Have you heard about the new magic pill that can reduce work stress, boost energy, improve focus, and help you be more productive? This amazing breakthrough is legal, has no side effects, doesn’t require special equipment, and—best of all—doesn’t involve breaking a sweat.
OK, it’s not actually a pill. It’s meditation. 40% of us say we already meditate at least once a week, but whether or not you’re on board, you’ve probably seen a slew of headlines about the benefits.
Multiple studies show that meditation has a positive effect on anxiety and stress, and subjects in one study showed improvements in focus and cognitive function after just a few weeks of mindfulness training. Research even suggests that long-term meditators have brains that age better than those of non-meditators.
Many of meditation’s perks are as relevant to your 9–5 as they are to your after-hours life, which is why it makes sense to meditate at work. “Wait, what?” you might be asking, “stop and do nothing in the middle of a hectic, everything-has-to-be-done-20-minutes-ago kind of day?”
Companies like Google, Ford, Target, and Adobe—hip to the benefits of meditation for their employees (and their bottom lines)—have begun offering corporate mindfulness programs. Aetna, whose CEO personally championed their yoga and mindfulness programs, estimates it has reaped productivity benefits worth about $3,000 per employee. And participating staff members report an average 28% reduction in stress levels and 20% improvement in sleep quality.
With benefits like that, meditation is worth investigating, even if you’re not lucky enough to have a corporate mindfulness program at work. Here’s what to think about as you’re designing your own regimen:
Find the right spot
The ideal space is quiet and private. We all have enough trouble focusing inward without the addition of background noise—or self-consciousness about being observed while we’re, seemingly, doing nothing at work. If you have an office, you’re in luck. If not, a small conference room will do. Either way, give yourself some uninterrupted time by silencing your phone and alerts—and maybe putting a note on the door about when you’ll be available again.
Commit to it
There’s a reason they call it a meditation practice. The more consistent you are, the more effective it can be—and the more mindfulness can become an ingrained habit. So block out time in your calendar every day, and treat it like the important meeting it is. If something critical comes up that overrides your meditation time, do your best to re-schedule it for later in the day. Fully commit for a set time, say two weeks, so you have time to get into a groove and notice the benefits.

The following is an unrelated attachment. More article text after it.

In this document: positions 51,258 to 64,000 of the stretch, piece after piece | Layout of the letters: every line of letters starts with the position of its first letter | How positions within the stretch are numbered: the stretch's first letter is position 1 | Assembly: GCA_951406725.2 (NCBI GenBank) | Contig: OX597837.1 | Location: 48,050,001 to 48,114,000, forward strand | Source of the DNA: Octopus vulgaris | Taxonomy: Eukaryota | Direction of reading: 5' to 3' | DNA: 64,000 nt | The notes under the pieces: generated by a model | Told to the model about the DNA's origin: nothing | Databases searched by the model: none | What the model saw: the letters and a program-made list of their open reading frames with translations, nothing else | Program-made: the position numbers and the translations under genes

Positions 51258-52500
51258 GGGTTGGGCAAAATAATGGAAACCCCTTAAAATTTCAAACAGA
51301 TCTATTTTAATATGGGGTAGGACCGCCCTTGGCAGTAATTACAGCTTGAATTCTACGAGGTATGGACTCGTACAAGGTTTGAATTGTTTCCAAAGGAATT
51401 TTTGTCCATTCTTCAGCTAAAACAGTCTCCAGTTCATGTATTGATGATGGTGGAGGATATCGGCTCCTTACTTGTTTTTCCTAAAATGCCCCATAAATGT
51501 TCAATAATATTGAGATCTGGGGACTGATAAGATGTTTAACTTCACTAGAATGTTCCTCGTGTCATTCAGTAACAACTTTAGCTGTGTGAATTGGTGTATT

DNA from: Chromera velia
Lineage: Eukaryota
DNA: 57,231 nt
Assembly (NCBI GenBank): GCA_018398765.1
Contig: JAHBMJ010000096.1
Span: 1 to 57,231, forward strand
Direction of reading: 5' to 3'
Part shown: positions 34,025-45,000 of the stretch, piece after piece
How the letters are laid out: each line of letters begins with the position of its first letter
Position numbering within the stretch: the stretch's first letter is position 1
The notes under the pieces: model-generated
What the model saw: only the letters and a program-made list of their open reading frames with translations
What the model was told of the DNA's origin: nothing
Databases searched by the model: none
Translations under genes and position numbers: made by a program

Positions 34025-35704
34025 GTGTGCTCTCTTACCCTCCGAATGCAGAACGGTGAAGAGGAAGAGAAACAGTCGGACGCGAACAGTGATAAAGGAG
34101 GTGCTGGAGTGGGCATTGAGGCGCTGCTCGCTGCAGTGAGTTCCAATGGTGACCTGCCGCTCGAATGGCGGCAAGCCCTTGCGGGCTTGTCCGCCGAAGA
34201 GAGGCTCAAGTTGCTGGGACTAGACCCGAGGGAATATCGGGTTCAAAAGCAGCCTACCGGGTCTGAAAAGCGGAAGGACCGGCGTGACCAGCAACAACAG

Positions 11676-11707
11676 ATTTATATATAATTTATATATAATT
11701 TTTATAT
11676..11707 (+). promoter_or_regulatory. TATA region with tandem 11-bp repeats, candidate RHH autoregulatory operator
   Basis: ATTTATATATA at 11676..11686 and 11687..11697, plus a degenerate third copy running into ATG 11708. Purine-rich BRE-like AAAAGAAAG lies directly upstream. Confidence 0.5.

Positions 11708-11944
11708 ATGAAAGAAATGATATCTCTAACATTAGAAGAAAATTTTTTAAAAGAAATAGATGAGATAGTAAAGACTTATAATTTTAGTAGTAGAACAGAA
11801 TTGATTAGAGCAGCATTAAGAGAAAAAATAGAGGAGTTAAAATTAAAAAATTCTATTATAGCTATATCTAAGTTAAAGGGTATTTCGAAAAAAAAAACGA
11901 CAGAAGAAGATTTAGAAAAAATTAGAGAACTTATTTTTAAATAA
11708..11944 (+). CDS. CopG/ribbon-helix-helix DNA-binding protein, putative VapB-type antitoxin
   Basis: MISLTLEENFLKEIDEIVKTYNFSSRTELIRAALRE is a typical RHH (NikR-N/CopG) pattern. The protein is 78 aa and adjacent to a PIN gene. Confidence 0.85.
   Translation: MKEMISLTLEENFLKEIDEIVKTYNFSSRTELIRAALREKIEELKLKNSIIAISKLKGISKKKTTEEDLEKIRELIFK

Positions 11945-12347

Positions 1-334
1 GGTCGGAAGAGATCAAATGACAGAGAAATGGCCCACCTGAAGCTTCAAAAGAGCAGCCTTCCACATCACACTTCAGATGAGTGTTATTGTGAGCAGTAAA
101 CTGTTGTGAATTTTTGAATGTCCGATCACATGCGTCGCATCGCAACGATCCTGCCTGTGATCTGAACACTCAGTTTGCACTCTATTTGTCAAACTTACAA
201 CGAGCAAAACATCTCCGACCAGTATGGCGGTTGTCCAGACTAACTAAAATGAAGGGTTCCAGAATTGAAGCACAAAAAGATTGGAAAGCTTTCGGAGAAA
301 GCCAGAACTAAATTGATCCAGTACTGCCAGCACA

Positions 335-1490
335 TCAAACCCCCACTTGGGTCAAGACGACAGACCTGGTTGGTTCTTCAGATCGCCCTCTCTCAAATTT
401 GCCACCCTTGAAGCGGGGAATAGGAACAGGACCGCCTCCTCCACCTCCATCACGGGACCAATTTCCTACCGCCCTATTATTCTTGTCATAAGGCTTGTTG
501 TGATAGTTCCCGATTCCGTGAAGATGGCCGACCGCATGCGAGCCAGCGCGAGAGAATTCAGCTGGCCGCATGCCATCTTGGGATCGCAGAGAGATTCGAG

In a nutshell, meditation is about tuning in to your breath and the physical sensations in your body, noticing when thoughts arise—”should I have included the quarterly numbers in that email?”—and then letting them go. Your aim is to keep bringing your attention back to the breath and the body.
Trying counting each time you breathe out, going up to five and starting over at one. Sometimes you’ll get to 12—or even 23—before you realize you’re on autopilot. Don’t judge yourself for thinking or worrying—that’s what the mind does. When you realize you’ve been captured by a thought, just label it “thinking,” and gently let it go. Start over at one.
If you have little to no experience with meditation, you might find one of the hundreds of meditation apps helpful. Insight Timer is a popular option that offers—you guessed it—a meditation timer, along with ambient and nature sounds, discussion groups, and over 5,000 guided meditations that range from the secular to the religious.
It’s OK to start with five minutes a day
Recommendations about the optimal length of meditation time can vary. As an old Zen adage has it, “you should sit in meditation for 20 minutes every day—unless you’re too busy; then you should sit for an hour.” But however long you sit, consistency is key. If you can stick with five minutes daily, that’s still a great start. Like your music teacher used to say, it’s better to practice a little bit every day than for a long stretch once a week.
Make any activity a meditation
You can also decrease anxiety and increase focus throughout the day by bringing mindfulness to almost any activity. Take a one-minute break at your desk to notice your breath. As you walk to your next meeting, focus on the sounds around you and the physical sensations of walking rather than thoughts about how the meeting might go. Mindfully drink some water, noticing the temperature and the feel of the glass in your hand. This is one kind of meditation where alerts and notifications can be helpful—schedule in a few daily reminders on your phone or work calendar.
Enlist your co-workers
It’s always easier to stick to something when you have support, so think about inviting your co-workers to join you. Whether you’re just looking for a small group or trying to start a company-wide program, your HR department or office manager might be a helpful resource, especially if you make a case about the potential benefits to your company.
It takes patience and persistence to create any new habit, and mindfulness meditation is no different—especially if you’re trying to do it in a work environment that doesn’t seem particularly conducive to slowing down. But don’t let that stop you—start small, be consistent, and notice which practices seem to work best for you. Got five minutes and some privacy right now? There’s no time like the present.